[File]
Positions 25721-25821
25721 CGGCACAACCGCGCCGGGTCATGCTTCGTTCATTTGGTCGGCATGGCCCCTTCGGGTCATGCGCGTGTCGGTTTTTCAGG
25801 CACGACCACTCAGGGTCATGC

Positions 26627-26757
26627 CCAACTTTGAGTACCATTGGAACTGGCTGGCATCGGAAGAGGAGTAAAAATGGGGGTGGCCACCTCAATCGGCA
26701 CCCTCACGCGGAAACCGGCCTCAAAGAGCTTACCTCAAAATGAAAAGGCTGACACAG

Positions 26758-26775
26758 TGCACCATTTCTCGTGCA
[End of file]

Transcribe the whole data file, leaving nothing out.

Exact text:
Positions 25721-25821
25721 CGGCACAACCGCGCCGGGTCATGCTTCGTTCATTTGGTCGGCATGGCCCCTTCGGGTCATGCGCGTGTCGGTTTTTCAGG
25801 CACGACCACTCAGGGTCATGC

Positions 26627-26757
26627 CCAACTTTGAGTACCATTGGAACTGGCTGGCATCGGAAGAGGAGTAAAAATGGGGGTGGCCACCTCAATCGGCA
26701 CCCTCACGCGGAAACCGGCCTCAAAGAGCTTACCTCAAAATGAAAAGGCTGACACAG

Positions 26758-26775
26758 TGCACCATTTCTCGTGCA